Most importantly, it’s important to recognize what social networks are used in a particular market so that these channels can be incorporated into your website and used in promotional efforts that will generate traffic and links. Whereas Twitter, Facebook, and Google+ might be recommended for a U.S. audience, in China it is Sina Weibo.

The Big Picture

With 300 million inhabitants the U.S. is a large consumer market, but companies that only target a U.S. audience are missing the larger opportunity. Asia-Pacific’s middle class stands at roughly 550 million today, and is expected to grow to over 3 billion by 2030 when it will represent two thirds of the world’s middle class population. This, combined with the introduction of low cost smartphones, will give billions access to the Internet. SEO results take time. If you want a piece of the ever growing pie represented by this new middle class, you’re better off engaging in international SEO sooner, rather than later.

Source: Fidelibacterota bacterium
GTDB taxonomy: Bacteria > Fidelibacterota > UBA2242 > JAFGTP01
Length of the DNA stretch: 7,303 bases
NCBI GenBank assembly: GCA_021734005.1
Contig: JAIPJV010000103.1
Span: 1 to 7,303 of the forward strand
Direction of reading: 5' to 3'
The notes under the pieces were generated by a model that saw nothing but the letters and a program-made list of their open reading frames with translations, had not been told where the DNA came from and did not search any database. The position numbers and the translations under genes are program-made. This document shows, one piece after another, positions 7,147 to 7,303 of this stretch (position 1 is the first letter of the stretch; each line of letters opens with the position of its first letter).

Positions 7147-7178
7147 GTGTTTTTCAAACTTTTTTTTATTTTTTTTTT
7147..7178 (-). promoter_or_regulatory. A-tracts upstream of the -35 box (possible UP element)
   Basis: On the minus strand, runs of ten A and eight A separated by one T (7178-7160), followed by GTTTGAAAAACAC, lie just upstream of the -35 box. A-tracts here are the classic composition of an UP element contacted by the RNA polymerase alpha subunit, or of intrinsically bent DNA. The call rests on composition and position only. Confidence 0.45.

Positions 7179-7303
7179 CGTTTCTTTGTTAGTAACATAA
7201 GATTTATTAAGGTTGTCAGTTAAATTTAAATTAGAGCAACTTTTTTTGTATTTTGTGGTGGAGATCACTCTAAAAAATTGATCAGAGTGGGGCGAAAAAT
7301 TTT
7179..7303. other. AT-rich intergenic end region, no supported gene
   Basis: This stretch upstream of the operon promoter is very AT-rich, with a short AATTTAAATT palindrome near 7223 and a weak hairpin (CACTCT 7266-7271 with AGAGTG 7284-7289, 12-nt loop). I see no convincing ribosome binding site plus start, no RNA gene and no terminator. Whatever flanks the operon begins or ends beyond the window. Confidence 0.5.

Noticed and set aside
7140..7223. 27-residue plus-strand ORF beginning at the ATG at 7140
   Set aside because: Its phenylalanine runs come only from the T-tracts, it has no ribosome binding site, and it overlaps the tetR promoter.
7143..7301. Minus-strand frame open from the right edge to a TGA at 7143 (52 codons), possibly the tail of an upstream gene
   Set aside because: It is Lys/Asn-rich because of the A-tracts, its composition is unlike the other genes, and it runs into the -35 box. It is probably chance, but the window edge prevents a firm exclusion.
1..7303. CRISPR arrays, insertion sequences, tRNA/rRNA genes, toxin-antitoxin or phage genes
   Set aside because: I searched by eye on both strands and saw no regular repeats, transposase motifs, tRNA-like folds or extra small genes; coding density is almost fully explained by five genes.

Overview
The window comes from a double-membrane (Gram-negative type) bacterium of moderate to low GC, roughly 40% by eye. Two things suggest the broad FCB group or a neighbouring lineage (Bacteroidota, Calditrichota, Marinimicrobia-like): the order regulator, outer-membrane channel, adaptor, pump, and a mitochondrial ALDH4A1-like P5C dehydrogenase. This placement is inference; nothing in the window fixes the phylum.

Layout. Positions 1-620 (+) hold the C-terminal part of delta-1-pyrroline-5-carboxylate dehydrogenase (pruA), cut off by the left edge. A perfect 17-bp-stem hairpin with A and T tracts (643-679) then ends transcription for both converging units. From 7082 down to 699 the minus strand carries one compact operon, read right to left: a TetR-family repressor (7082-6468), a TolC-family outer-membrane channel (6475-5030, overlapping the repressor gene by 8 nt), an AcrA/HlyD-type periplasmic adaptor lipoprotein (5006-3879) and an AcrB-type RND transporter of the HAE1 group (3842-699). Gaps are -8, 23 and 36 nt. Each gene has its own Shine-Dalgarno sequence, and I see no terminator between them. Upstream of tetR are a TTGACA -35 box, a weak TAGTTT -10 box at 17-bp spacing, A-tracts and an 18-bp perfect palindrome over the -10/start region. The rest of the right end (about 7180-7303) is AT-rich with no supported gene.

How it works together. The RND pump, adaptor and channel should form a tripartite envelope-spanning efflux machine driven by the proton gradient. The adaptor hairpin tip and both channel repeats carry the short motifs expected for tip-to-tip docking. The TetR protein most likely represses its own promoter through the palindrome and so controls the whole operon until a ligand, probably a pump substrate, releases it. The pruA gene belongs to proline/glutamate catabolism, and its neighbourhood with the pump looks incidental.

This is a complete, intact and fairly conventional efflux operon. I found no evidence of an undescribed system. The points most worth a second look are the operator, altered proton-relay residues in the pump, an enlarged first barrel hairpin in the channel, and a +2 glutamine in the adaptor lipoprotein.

Joshua Steimle is the CEO of MWI, a digital marketing agency with offices in the U.S. and Hong Kong.